Claims (20)

What is claimed is:
1. A computer implemented method for generating digital signatures over rich content documents, the computer implemented method comprising:
receiving a request, by a web browser client, for instantiation of an electronic document, wherein the web browser client is a trusted application that has access to private key material of an end-user for authentication;
responsive to successful completion of mutual authentication, wherein a correct private key of the end-user associated with the web browser client is used, between a web application server and the web browser client only for the mutual authentication, providing the electronic document to the client;
receiving an authenticated public identity persisted from the successful completion of mutual authentication for the end-user associated with the web browser client, wherein only a public key or other public identity of the end-user associated with the web browser client is made available to an application context including the web application server;
receiving a set of changes associated with the electronic document to form a modified document;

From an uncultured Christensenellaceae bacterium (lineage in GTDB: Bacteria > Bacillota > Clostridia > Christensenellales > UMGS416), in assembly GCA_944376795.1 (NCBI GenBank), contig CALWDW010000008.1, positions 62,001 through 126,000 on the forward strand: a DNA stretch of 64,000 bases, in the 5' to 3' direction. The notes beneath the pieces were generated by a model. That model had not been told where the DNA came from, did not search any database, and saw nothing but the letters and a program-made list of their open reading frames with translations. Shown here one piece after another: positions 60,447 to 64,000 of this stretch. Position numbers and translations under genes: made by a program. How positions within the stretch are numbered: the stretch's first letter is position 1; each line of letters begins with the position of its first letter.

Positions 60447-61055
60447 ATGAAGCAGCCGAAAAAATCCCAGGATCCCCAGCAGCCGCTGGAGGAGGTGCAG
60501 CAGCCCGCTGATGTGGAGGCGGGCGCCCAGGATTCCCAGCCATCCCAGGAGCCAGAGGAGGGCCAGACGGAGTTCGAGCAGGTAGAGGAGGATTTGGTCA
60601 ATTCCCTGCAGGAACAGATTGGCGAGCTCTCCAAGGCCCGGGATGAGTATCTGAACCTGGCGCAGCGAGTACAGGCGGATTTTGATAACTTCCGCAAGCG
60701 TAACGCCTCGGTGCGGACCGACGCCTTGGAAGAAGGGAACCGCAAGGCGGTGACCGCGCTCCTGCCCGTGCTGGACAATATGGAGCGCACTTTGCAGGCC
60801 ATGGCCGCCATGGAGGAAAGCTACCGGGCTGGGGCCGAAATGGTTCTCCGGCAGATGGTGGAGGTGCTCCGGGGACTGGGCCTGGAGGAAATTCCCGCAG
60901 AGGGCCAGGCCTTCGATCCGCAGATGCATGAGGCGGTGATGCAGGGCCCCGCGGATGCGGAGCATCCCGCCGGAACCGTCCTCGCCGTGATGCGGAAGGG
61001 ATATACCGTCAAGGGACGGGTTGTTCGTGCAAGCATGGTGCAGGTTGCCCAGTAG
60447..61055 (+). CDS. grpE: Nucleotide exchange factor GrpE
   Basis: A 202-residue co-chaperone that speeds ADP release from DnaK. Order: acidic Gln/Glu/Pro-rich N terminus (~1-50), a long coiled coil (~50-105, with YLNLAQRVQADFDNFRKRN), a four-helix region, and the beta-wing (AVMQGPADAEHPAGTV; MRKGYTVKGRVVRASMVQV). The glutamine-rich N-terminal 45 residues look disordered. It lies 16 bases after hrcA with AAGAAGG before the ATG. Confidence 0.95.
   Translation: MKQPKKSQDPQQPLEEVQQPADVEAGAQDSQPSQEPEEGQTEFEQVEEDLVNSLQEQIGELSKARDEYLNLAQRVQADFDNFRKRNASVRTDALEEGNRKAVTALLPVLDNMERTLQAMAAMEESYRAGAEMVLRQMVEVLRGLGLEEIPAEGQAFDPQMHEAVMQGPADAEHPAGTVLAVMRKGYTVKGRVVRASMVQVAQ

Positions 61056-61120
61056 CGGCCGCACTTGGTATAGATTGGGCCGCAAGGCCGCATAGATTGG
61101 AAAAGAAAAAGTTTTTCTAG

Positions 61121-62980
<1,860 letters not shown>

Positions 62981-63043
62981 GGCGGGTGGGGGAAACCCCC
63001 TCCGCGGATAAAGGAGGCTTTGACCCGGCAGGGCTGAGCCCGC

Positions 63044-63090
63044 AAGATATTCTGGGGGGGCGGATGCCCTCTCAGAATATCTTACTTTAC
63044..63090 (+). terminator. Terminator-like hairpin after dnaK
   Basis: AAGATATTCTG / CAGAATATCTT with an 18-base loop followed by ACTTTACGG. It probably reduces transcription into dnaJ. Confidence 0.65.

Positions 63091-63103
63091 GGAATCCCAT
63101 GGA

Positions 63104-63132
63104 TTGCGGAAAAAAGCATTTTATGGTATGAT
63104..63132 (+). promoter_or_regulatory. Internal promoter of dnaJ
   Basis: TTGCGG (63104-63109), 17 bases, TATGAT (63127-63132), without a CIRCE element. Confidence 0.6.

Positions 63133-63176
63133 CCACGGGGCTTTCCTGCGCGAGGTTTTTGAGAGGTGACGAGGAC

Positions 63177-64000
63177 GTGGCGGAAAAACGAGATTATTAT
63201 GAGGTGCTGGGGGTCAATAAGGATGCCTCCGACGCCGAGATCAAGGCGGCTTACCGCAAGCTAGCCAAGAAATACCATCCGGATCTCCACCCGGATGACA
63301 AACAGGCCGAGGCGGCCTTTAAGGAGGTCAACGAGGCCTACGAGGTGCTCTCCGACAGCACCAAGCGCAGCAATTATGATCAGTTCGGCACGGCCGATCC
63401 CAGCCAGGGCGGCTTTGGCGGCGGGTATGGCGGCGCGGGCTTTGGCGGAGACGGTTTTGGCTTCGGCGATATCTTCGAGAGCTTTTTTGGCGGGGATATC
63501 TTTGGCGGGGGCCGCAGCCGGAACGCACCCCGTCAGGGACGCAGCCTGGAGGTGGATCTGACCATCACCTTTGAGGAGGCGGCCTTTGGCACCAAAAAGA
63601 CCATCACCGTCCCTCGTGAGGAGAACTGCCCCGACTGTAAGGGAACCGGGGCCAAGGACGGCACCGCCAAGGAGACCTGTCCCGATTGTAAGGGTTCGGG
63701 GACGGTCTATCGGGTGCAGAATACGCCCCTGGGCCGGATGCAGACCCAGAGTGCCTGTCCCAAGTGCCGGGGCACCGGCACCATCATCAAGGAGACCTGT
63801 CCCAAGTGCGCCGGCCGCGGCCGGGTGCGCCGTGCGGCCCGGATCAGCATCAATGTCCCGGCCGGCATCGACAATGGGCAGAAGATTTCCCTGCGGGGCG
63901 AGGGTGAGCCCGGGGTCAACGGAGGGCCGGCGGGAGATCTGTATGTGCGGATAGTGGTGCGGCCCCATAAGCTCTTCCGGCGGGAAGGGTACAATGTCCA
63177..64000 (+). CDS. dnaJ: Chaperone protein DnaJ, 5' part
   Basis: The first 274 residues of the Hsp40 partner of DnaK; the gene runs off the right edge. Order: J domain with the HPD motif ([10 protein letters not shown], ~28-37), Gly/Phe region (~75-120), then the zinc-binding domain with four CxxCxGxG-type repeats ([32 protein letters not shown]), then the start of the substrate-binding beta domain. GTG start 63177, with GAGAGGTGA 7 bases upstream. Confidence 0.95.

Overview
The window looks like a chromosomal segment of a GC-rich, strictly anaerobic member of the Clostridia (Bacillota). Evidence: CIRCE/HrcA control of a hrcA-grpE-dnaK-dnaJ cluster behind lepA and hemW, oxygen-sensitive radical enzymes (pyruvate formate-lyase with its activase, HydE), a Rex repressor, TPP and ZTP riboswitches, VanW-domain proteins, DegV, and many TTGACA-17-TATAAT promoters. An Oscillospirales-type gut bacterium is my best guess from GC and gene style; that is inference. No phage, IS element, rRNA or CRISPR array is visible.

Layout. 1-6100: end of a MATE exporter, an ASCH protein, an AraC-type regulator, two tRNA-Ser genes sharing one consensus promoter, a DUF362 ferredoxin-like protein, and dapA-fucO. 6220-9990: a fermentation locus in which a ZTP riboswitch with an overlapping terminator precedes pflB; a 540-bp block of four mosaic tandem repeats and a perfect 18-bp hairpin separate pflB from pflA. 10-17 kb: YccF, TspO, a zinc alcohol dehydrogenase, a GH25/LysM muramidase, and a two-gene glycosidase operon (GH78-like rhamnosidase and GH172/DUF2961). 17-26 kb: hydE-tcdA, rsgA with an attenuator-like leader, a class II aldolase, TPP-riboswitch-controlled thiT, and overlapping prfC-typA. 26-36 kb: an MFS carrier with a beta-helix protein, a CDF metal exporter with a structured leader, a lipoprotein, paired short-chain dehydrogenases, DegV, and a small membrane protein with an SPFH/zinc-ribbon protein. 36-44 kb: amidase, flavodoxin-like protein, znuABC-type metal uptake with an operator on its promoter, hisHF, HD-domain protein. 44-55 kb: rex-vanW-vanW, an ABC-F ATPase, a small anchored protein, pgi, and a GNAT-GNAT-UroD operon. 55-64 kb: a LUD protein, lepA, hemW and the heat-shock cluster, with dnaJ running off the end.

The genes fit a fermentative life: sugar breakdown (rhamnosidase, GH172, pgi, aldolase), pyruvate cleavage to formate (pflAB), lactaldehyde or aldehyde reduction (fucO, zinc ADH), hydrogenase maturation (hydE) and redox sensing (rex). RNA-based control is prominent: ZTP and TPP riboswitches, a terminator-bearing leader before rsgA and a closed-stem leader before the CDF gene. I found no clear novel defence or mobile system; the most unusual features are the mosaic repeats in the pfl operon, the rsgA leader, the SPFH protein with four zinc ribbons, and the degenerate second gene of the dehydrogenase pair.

responsive to receiving, from the web browser client, a request to generate a digital signature for the modified document, generating the digital signature using a private key of the web application server and only the authenticated public identity of the end-user associated with the web browser client, wherein a transmission of a private key of the end-user from the web browser client to the web application server is avoided; and
signing the modified document with the digital signature.
2. The computer implemented method of claim 1, wherein the web application server is a zero footprint server.
3. The computer implemented method of claim 1 further comprising:
responsive to receiving the request to generate the digital signature for the modified document, adding metadata and a reference to digital signature properties to form the digital signature, wherein the reference delineates the metadata added to the digital signature properties.
4. The computer implemented method of claim 3, wherein the metadata includes a public key certificate or the authenticated public identity of the end-user associated with the web browser client.
5. The computer implemented method of claim 1, wherein providing the electronic document to the web browser client further comprises:
obtaining stored hash values for a plurality of protected resources;
decrypting, with the public key of the web application server, any stored hash values that were encrypted with the private key of the web application server during digital signature generation;
re-computing cryptographic hash values for the plurality of protected resources; and
comparing the cryptographic hash values with the stored hash values.
6. The computer implemented method of claim 5, further comprising: